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CONFUSIONS (article first published : 2007-02-18)

The first production of the year for the ever-busy DUT Drama Department is the classic comedy, Confusions by Sir Alan Ayckbourn to be directed by Robin Singh. It will be staged at the Courtyard Theatre from March 3 to 10.

Sir Alan Ayckbourn CBE is one of Britain’s most popular and prolific playwrights having written and produced some 70 plays and 20 revues for children in Scarborough and London. He is frequently cited as the second most-performed English language playwright after William Shakespeare. Ayckbourn is the artistic director of the Stephen Joseph Theatre in the Round, in Scarborough. Almost all of his plays receive their first performance there and more than 40 have subsequently been produced in the West End.

“If one was to generalize about Alan’s large body of work over five decades, it would be that he writes about men and women, their relationships and their general inability to live with each other,” says biographer Simon Murgatroyd.

Confusions is a comedy made up of five interlinked one-act plays, which were originally written to be performed by five actors, and range in genre from naturalism to stylisation to farce. The plays include Mother Figure (a mother unable to escape from baby talk), Drinking Companion (an unsuccessful seduction attempt), Between Mouthfuls (a disastrous dinner encounter), Gosforth’s Fete (an equally disastrous social function), and A Talk In The Park (a group of selfish and self-centred characters on park benches).

“The characters we encounter are often at odds with each other, and the situations in which they find themselves. Underlying the comedy is the human dilemma of loneliness, the basic desire for companionship, and the need to be accepted,” says director Robin Singh. “The plays offer us an opportunity to become eavesdroppers on people and situations, and the problems they face, and these become symbols of universal insecurities and anxieties. We have all at some time encountered such people in our lives – perhaps even displaying some similar characteristics ourselves.”

Alan Ayckbourn is perhaps better known for his pieces Absurd Person Singular and The Norman Conquests, both of which earned him awards. Having worked as an assistant stage manager and performer, he is very much an actor’s playwright who uses the craft and technique of the stage to give some of his work an additional theatrical dimension.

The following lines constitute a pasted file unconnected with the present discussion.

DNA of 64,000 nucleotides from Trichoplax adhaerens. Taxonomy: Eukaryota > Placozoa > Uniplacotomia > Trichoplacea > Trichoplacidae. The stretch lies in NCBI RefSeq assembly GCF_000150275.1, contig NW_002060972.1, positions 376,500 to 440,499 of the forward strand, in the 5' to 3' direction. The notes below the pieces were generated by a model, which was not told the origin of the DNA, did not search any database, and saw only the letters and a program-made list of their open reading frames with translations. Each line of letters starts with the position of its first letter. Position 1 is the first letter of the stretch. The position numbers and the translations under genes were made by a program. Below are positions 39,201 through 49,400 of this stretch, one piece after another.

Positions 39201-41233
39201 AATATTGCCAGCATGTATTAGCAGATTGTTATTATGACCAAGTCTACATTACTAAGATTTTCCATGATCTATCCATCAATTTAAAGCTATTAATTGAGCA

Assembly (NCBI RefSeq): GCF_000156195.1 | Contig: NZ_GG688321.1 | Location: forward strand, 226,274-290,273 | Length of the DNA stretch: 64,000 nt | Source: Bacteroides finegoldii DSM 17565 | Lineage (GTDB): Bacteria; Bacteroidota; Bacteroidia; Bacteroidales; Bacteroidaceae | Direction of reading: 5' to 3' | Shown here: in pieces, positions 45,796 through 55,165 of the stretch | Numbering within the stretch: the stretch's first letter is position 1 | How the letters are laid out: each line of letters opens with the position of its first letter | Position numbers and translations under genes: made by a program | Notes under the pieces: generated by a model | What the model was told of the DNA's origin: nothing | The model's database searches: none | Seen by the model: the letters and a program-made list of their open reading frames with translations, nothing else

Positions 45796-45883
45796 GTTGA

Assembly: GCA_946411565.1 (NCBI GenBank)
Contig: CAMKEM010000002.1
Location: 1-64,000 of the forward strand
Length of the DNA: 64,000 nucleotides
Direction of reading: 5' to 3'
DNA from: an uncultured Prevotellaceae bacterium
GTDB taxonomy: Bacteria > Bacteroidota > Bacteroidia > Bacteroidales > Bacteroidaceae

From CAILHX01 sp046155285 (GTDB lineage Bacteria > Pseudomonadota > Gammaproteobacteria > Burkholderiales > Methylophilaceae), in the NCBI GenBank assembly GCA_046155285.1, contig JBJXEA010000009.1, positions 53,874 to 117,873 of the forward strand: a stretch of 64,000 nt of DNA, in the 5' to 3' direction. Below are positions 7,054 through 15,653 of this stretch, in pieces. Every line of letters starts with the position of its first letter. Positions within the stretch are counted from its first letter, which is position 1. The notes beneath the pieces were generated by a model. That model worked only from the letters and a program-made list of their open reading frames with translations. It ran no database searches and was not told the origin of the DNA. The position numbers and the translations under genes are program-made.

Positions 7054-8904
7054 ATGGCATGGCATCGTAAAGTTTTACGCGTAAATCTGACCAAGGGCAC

Between Mouthfuls in the Confusions collection of plays is a clear example. Picture two couples at two separate tables in a restaurant. While the couples talk animatedly throughout the scene, their dialogue is only audible when the waiter is present at each of the tables, serving and conversing with the patrons. Needless to say this requires impeccable comic timing, especially when the story reaches its climax and some of the characters’ secrets are revealed.

Gosforth’s Fete on the other hand, is pure farce. Anyone who has organised a fete or fund raising event, either singly or by committee, will recognise the potential for disaster – a faulty PA system, the revelation of a secret affair, a tea urn that can’t be shut off, a drunken companion, the electrocution of a public figure, and the weather that goes horribly wrong - all in one act.

“Our production deviates from Ayckbourn’s original intention of using only five actors who doubled up on the various roles,” explains Robin Singh. “We use a full complement of 21 actors who play individual characters, the only exception being the Waiter who moves from one act into the next as the same character. As a Drama Department with many student actors in training, I feel that this is a better approach as it offers a greater opportunity for more actors to participate in the one production. The cast is made up of first, second and third year students.

“It was also necessary to make some minor changes by way of the characters’ names, situations, and place references,” he adds, “making them that much more recognisable and identifiable.”

Confusions runs at the Courtyard Theatre at the Durban University of Technology in Mansfield Road from March 3 to 10 (no show on March 4) at 19h00. Tickets R30 available at the door (discounts for students and senior citizens). More information from the Drama Studies Dept on 031 204 2194.




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